HOW CAN I OPERATE EFFECTIVELY IN CHAOS AS AN AFRICAN DOCTORPRENEUR?


HAMZA ASUMAH, MD

Doctorpreneurship has received a great deal of attention in recent decades as an emerging interest and lifestyle for physicians all around the world. Africa has not been left out of this new viewpoint for physicians interested in exploring their entrepreneurial sides.

The underlying theme of all of this is the ongoing topic about healthcare business sustainability, especially given how competitive this industry has been for decades. There is a need to delve further into the details of what makes a healthcare firm sustainable.

In the middle of all of this, your capacity as a Doctorpreneur to flourish in chaos is what ultimately defines whether or not your business is sustainable. Learning how to function in chaos is a vital talent you must have, especially in Africa, where the socioeconomic situation may be quite tumultuous.

Photo by Decorating Plastics

The global pandemic, economic crisis, and growing tensions have exacerbated our position in Africa, particularly for healthcare businesses on the continent, given the massive lack of resources and support for these businesses, which are inextricably linked to the country’s economic growth.

Perspective is essential in times of upheaval. One of the most important lessons I’ve learnt as a Doctorpreneur is the need of strong leadership characteristics as an entrepreneur. Leadership has nothing to do with position; it is a conscious decision to watch out for those around you and encourage them toward a shared goal. This is the first thing you must understand in order to manage any chaotic entrepreneurial environment, particularly one that is quickly changing, such as the healthcare industry.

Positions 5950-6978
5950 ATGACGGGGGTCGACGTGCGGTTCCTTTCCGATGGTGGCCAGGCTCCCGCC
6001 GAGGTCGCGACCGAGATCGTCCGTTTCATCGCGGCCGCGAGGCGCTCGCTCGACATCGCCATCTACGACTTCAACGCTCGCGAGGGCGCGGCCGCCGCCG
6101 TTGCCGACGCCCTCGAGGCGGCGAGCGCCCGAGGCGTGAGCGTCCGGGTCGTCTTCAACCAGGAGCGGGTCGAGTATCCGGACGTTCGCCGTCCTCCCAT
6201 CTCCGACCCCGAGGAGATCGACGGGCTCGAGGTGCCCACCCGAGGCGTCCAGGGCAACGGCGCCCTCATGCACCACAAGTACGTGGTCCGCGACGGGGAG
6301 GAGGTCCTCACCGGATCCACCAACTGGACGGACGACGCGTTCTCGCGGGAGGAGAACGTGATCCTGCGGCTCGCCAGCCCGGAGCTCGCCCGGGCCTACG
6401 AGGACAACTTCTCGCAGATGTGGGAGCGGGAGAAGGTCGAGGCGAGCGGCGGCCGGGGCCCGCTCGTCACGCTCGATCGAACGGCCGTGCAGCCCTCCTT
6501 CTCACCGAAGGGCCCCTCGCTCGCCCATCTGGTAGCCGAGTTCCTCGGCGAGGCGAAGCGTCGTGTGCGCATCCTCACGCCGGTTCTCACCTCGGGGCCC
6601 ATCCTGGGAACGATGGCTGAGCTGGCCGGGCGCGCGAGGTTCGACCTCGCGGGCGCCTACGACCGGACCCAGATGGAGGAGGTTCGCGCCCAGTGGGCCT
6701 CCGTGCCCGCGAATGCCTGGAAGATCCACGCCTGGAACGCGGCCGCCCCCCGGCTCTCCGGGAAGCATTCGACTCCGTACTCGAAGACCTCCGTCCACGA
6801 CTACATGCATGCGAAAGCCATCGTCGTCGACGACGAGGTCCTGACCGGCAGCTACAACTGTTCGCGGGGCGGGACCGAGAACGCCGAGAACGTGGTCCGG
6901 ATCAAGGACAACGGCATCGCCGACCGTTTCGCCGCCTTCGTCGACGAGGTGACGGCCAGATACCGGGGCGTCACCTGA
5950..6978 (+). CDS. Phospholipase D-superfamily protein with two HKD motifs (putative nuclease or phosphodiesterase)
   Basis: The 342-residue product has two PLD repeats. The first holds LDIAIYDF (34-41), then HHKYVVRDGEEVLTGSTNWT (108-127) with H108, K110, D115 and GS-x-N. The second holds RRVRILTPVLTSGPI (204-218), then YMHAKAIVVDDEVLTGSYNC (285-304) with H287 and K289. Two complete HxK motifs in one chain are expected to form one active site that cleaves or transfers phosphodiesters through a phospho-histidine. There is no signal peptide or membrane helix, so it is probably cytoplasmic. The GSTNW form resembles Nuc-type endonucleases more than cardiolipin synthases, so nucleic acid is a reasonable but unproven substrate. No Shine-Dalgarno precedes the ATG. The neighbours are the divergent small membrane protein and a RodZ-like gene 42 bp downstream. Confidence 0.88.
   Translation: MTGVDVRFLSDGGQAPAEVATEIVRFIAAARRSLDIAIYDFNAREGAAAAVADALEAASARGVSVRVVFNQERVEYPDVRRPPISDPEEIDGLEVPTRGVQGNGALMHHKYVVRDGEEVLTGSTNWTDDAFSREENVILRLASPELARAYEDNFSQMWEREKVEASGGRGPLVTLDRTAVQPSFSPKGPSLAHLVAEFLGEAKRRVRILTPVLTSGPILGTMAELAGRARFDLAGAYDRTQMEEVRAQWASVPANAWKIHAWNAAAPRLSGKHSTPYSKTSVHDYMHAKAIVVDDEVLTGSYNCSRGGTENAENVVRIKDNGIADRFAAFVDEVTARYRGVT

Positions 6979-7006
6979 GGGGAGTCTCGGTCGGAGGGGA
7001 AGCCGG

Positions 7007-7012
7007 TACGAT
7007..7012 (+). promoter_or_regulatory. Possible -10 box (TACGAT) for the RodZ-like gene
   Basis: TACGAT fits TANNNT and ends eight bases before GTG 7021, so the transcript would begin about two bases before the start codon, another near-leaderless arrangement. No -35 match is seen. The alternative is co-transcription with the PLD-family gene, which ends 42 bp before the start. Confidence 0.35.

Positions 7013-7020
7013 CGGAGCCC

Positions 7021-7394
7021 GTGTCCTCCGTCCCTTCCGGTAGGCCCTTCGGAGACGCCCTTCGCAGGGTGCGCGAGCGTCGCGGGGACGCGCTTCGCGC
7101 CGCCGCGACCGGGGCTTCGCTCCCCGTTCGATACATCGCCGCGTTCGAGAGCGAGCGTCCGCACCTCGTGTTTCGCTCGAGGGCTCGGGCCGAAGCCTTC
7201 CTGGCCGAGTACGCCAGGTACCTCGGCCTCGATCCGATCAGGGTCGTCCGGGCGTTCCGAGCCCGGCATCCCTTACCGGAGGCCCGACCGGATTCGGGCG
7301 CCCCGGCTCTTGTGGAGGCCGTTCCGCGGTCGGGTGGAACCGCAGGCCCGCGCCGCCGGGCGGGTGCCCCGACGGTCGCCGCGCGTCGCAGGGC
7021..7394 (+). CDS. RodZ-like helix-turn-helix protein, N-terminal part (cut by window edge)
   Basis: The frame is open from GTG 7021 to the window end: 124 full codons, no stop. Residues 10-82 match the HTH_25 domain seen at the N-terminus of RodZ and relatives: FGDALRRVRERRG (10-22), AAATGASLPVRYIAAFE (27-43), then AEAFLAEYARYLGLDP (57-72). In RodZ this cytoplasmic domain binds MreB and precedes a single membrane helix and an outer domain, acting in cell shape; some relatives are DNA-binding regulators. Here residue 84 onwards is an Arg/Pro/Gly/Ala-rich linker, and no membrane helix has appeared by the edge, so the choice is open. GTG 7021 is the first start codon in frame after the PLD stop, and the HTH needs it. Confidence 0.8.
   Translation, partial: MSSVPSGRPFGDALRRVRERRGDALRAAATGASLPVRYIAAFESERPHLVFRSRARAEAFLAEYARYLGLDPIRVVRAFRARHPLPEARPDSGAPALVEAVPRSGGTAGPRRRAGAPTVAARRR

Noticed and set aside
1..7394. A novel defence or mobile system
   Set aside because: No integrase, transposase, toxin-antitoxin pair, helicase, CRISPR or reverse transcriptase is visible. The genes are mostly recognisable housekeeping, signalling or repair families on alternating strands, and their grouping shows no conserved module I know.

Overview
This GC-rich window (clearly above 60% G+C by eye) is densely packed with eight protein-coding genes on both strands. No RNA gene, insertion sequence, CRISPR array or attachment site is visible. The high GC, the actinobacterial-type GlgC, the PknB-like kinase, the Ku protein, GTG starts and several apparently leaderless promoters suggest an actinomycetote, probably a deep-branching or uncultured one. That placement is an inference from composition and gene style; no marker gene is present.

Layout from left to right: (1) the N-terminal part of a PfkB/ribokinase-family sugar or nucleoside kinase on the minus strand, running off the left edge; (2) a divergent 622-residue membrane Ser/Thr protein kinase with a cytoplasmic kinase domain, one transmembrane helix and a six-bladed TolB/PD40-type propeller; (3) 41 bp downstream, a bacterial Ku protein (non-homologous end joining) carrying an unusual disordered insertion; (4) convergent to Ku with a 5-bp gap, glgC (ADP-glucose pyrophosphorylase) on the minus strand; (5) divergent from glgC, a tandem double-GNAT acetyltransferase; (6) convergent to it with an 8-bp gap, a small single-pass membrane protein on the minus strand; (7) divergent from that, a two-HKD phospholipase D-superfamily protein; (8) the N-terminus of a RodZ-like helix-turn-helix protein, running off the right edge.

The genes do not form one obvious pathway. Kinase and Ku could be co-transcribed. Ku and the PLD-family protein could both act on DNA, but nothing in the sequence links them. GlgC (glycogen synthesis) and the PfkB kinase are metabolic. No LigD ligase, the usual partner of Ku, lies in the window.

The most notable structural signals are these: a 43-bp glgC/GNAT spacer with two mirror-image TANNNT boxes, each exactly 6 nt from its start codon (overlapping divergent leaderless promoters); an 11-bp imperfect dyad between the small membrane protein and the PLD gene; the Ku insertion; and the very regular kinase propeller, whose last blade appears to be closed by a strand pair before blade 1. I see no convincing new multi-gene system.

In difficult circumstances, it’s tempting to believe that the best course of action is self-preservation, yet this couldn’t be further from the truth. Adversity that hits a team, organization, or shared community generates a rise in commonality, and it is that solidarity — or lack thereof — that determines a company’s fate.

Photo by Hello Leads

The following will prove to be very effective when operating in chaos:

First, learn how to make the most of your time. During an uncertain period, the playing field is turned upside down and, in most circumstances, shifts in unforeseen ways. We are now in an ever-changing landscape of ups (hope) and downs (fear), and leaders must be able to analyze information rapidly, make crucial assumptions, be decisive, and act quickly. Leaders must also concentrate on the present — not the past or the future — and handle it as efficiently as possible.

Second, prioritize your most valuable resource: Great leaders understand and cherish their people as their most valuable resource. Your team will make or break you, especially in a crisis, and effective leaders discover methods to engage, inspire, coach, and drive their employees. A team is more essential than any one person, yet it is critical to remember that the team is made up of individual people.

Lastly, assign everyone a role. Allowing your managers to do what you hired them to do and trusting them to do it can be more difficult than it sounds, especially since you were most likely once in their position, but if you can’t let go, you will not only struggle, but you will never reach your full potential or allow them to reach theirs. Just as a CEO determines the company’s direction, the management team must carry it out.

Learning to be effective in a chaotic environment is one of the most essential keys you require for success especially as a Doctorpreneur on the African continent. Companies with strong leadership and a solid foundation will make it through difficult times if they are adaptable and willing to adapt and overcome.

What has been your experience navigating chaos? Please share your thoughts in the comment section below.


Leave a Reply

Fill in your details below or click an icon to log in:

WordPress.com Logo

You are commenting using your WordPress.com account. Log Out /  Change )

Twitter picture

You are commenting using your Twitter account. Log Out /  Change )

Facebook photo

You are commenting using your Facebook account. Log Out /  Change )

Connecting to %s

%d bloggers like this: